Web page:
Tower of Time Review
I don’t have any experience with traditional CRPGs. To that end, I was pretty sure this game was gonna be a murderous slog, one that I would have to endure rather than enjoy. Turns out I was only half-right. Tower of Time is still a savage journey, but it’s one that compels me to keep coming back for more.
You first encounter the tower as a child. After you’re sized up by the forces within, they proclaim your chosen status and usher you out the door. Years later you return, determined to explore until you’ve discovered a power that can save your dying world. The setting is a sort of post-cataclysm afterimage, a world that’s forgotten the wonders and horrors of its past. My curiosity was piqued early on once I discovered that the tower was upside down. Driven into the earth by a mysterious power and hidden from prying eyes by forgotten magic. Rather than overwhelming you, the narrative has just enough presence to keep you curious about what comes next. Although my primary focus was combat and exploration, the plot provided an effective hook to keep me descending ever deeper.
A Savage Journey
Combat in Tower of Time revolves around the Slow Time mechanic. Battles play out in real time. If you’re not real liberal with that button, the enemy will flatten you while you’re trying to plan your next move. It’s a bit embarrassing, but I had to lose a few battles before I clued into just how important this function is. At first, you’ve only got two characters to juggle with a handful of skills. By the time you pick up a full party of four, every battle is a dizzying dance. I was laid out by a lapse in judgment multiple times. Oddly enough, this never discouraged me. Rather, I went immediately back in and tried again. If a battle proved too difficult to overcome at a particular difficulty setting, I almost always gave it five or six more attempts before giving up. That is to say, I ‘gave up’ by switching to easy mode. At no point did I feel discouraged enough to quit. Even my most humiliating defeats were a valuable, enjoyable experience.
Exploring the tower feels like more than filler between battles. The levels are laid out in such a fashion that you want to go everywhere and find everything. Even the gold scattered around every area has its own tangible purpose. There are puzzles to deal with, but they never frustrated or bored me. On top of their smart design, every section of the tower looks terrific. Part of my impetus to uncover every part of the map was tied to the aesthetic at work. The spell effects and the enemies are also quite appealing. Even the cutscenes were presented in a way that kept me engaged.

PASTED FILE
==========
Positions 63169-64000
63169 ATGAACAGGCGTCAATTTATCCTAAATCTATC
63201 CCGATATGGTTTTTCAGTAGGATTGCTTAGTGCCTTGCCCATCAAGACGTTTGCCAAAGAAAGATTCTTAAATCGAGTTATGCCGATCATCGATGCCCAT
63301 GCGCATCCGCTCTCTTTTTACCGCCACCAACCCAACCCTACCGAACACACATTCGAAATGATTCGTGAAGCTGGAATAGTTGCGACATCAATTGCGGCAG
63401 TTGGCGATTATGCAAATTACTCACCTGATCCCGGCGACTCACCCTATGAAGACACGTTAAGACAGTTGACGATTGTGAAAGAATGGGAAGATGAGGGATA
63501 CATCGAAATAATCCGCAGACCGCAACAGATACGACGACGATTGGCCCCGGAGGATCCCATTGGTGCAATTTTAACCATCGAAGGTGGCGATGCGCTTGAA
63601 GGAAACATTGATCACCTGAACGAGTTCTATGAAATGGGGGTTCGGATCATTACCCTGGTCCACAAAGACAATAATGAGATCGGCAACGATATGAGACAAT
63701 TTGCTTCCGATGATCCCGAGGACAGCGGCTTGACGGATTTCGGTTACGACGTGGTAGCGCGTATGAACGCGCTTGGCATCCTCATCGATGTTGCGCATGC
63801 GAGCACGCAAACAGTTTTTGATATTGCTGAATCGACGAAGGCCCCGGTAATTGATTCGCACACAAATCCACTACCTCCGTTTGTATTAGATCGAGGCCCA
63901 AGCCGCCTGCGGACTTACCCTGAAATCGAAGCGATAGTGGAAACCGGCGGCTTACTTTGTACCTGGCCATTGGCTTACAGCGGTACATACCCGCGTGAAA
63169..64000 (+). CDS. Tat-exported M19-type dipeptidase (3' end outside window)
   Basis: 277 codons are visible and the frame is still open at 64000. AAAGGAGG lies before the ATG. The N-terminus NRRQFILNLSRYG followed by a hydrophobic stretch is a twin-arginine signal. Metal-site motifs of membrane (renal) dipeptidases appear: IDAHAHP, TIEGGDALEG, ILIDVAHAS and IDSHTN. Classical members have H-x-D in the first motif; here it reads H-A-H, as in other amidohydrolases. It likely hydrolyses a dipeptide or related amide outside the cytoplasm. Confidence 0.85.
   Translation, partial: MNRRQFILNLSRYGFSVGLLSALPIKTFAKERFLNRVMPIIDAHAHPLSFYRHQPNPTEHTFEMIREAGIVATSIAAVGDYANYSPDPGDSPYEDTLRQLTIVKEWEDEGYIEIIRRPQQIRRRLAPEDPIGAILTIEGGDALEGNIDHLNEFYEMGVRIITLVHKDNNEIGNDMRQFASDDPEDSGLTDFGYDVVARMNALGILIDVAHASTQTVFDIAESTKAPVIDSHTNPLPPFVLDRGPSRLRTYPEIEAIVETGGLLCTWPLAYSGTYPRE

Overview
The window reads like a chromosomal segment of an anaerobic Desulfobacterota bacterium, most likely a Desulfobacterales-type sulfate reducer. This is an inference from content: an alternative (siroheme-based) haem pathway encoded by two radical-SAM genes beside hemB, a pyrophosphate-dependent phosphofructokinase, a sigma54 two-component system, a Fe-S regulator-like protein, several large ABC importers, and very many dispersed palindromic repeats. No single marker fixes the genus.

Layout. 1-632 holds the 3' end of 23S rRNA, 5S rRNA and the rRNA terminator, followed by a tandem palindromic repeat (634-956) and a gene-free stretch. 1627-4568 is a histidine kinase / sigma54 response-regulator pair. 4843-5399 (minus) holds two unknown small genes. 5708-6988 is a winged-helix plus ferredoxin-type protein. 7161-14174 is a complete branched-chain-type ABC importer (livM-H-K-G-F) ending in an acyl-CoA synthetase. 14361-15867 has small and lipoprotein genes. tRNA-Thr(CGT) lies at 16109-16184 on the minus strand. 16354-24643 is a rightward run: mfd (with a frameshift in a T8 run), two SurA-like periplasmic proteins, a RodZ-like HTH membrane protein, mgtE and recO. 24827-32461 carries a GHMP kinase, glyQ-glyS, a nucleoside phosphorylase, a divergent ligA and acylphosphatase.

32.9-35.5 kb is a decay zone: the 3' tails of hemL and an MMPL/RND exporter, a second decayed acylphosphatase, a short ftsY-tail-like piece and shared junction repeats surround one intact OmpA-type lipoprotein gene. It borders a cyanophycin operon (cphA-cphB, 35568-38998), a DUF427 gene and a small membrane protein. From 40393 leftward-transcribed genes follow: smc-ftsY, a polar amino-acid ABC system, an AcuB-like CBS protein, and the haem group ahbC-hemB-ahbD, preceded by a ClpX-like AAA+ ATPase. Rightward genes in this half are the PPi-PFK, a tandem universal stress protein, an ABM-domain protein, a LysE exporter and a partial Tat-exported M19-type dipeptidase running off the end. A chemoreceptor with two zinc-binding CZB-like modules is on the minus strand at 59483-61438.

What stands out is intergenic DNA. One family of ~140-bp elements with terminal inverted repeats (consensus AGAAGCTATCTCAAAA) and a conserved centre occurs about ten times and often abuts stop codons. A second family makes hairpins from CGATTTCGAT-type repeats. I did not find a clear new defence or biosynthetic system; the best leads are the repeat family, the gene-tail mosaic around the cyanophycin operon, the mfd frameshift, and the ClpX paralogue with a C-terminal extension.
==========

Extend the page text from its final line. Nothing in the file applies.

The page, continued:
I encountered a heaping helping of loot during my time in the tower. Like most RPGs, a lot of what you pick up will be pretty useless, at least at first. Thankfully you acquire a couple of techniques to turn that endless pile of junk into fungible gear. First, anything you can’t use can be dismantled into gems. Second, decent gear can be made better through enchantments and the Item Forge. I didn’t get much mileage out of the enchanting system, as you need to find said enchantments first. With the Item Forge, you can spend gems to boost individual items stats. Suddenly all that terrible gear I was dragging around had a purpose.
Wonderful Loot and Customization
Another element of customization comes from skill and stat points. Between this and the item forge, you can do a lot of min-maxing. On top of that, both of these point systems can be reset with little trouble. If you suddenly need to change your strategy halfway through the game, you can do so. The one system I wasn’t especially fond of was leveling up. Your characters are already the best warriors around, so they’re unlikely to get any stronger on this quest. Instead, you find blueprints to expand your home base and train people into getting stronger. It’s a slow, plodding system that forces you to rely on strategy instead of brute strength. I understand the reasoning behind it, yet I still wish it didn’t take so long for your party to grow.
Great RPGs make every battle feel necessary. At no point in my journey did I ever feel like I was grinding away or wasting time. Instead, my victories were hard-fought and properly savored. Although I’ve little experience with CRPGs in general, I did my level best to keep the difficulty at normal. My only concession was the portal battles. More so than even the boss fights, these stages felt like a brick wall against my forehead. After hours of suffering, I gave up and lowered it to the easy difficulty. Just for that battle, though! Afterward, I notched it right back up to normal. Even this felt like a personal failing, rather than some issue with the game’s design. In spite of these stages, the loot and the leveling system, I was never discouraged or bored. Between the pitched battles and the beautiful level layouts, I was always itching to get just a little further. If you’re a fan of CRPGs or just RPGs in general, you can’t go wrong with Tower of Time.
***A Steam key was provided by the publisher***
- Combat is satisfying and addictive
- Story keeps you curious
- Failure just encourages you to keep playing
- Portal battles get crazy frustrating
- Lot of the loot feels extraneous
- Leveling up is very slow